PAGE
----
The 156 year old Singapore Botanic Gardens has recently gained fame by being Singapore’s first landmark to be inscribed as a UNESCO World Heritage Site as well as Asia’s first botanical site to be acknowledged by the World Heritage Committee.
One thing we got to ask ourselves though is how much we really know about the world heritage site growing right in our own backyard; now that we have more reasons to learn about the Singapore Botanic Gardens, read on to find out the 5 things that you might not have known about the Singapore Botanic Gardens (I know I didn’t when I wrote this article!).
The idea of Singapore Botanic Gardens
Believe it or not, the Singapore Botanic Gardens was actually thought of by Sir Stamford Raffles, a well-known historic figure in Singapore history; he had imagined the place to evaluate cultivation crops that could be grown here and be traded abroad.
English botanist Henry Ridley experimented with planting rubber trees in the Singapore Botanic Gardens, and convinced planters in Malaysia to adopt his methods and made the country the number one producer and exporter of rubber.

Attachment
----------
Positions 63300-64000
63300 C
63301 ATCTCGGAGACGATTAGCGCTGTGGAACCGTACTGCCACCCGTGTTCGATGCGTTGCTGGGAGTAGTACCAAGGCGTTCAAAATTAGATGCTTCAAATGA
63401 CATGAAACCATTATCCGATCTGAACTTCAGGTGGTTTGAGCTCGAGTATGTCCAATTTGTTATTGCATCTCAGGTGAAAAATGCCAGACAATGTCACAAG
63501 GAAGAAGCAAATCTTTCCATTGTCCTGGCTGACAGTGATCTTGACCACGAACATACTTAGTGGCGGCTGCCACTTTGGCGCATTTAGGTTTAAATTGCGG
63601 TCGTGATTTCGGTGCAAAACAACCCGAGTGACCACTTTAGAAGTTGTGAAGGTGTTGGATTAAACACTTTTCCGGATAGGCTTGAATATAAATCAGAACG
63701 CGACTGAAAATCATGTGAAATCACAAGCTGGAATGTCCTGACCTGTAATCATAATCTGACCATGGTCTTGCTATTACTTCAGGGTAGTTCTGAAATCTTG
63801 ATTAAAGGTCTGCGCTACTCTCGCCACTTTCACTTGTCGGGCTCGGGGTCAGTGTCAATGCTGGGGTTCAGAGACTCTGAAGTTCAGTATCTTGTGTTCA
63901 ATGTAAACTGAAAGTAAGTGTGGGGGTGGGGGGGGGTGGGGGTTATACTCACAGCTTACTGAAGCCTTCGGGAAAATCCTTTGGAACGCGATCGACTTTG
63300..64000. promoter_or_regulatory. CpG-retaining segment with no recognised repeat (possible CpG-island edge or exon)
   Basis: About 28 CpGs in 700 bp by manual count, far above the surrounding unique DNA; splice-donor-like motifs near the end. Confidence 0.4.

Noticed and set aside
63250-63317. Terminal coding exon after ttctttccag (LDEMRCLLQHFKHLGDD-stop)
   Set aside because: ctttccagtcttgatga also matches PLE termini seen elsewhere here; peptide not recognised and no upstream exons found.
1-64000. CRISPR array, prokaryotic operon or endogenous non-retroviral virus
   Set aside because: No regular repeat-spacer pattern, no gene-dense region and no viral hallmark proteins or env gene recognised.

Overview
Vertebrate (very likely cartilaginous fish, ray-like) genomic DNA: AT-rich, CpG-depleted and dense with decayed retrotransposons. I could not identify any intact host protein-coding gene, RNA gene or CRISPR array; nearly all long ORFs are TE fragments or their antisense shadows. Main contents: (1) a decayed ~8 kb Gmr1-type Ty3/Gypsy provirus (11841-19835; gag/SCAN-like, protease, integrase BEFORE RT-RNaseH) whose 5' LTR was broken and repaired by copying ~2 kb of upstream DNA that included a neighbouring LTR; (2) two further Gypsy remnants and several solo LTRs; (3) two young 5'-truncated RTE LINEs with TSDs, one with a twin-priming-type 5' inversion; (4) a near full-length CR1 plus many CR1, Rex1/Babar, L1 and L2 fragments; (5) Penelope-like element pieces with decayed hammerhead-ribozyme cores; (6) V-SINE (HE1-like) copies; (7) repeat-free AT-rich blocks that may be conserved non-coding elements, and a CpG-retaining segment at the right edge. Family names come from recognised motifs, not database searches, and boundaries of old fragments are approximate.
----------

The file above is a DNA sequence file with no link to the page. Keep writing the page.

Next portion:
First Singapore UNESCO World Heritage Site, what else?
Other than being the Singapore’s first UNESCO World Heritage Site, it is also the first and only tropical botanic garden to be on the UNESCO World Heritage Site list and the third botanic gardens to be inscribed as a UNESCO World Heritage Site. Pretty impressive for a small island country with most of it urbanized, isn’t it?
Singapore Botanic Gardens, just a park?
We go to the Singapore Botanic Gardens to fly kite, have a picnic or a family gathering and basically laze under the sun on a Sunday morning and when we are there, we see many foreign workers there for a day of relaxation from their daily work grind; but is there all there is to the Singapore Botanic Gardens? Apparently not, as it is also a world-renowned leading centre for plant research.
We name our orchid hybrids
No, we’re being serious right here. We have more than 200 orchid hybrids we name after celebrities like Jackie Chan and foreign dignitaries like Margaret Thatcher.